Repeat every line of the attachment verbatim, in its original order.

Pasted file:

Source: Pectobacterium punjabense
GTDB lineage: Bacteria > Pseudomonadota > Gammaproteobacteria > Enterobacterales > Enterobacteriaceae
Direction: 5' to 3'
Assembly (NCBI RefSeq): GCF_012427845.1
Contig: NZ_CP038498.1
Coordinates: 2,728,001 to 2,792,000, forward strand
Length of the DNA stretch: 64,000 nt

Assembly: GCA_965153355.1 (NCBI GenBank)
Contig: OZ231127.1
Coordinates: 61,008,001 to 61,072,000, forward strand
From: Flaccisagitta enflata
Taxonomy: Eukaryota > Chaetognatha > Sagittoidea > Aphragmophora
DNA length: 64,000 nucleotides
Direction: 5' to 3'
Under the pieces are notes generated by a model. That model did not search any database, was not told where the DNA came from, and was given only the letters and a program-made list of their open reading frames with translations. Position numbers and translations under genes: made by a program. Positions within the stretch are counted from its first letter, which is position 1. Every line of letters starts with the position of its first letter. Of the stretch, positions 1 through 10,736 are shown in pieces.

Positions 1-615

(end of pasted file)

Source: Pectobacterium punjabense
GTDB lineage: Bacteria > Pseudomonadota > Gammaproteobacteria > Enterobacterales > Enterobacteriaceae
Direction: 5' to 3'
Assembly (NCBI RefSeq): GCF_012427845.1
Contig: NZ_CP038498.1
Coordinates: 2,728,001 to 2,792,000, forward strand
Length of the DNA stretch: 64,000 nt

Assembly: GCA_965153355.1 (NCBI GenBank)
Contig: OZ231127.1
Coordinates: 61,008,001 to 61,072,000, forward strand
From: Flaccisagitta enflata
Taxonomy: Eukaryota > Chaetognatha > Sagittoidea > Aphragmophora
DNA length: 64,000 nucleotides
Direction: 5' to 3'
Under the pieces are notes generated by a model. That model did not search any database, was not told where the DNA came from, and was given only the letters and a program-made list of their open reading frames with translations. Position numbers and translations under genes: made by a program. Positions within the stretch are counted from its first letter, which is position 1. Every line of letters starts with the position of its first letter. Of the stretch, positions 1 through 10,736 are shown in pieces.

Positions 1-615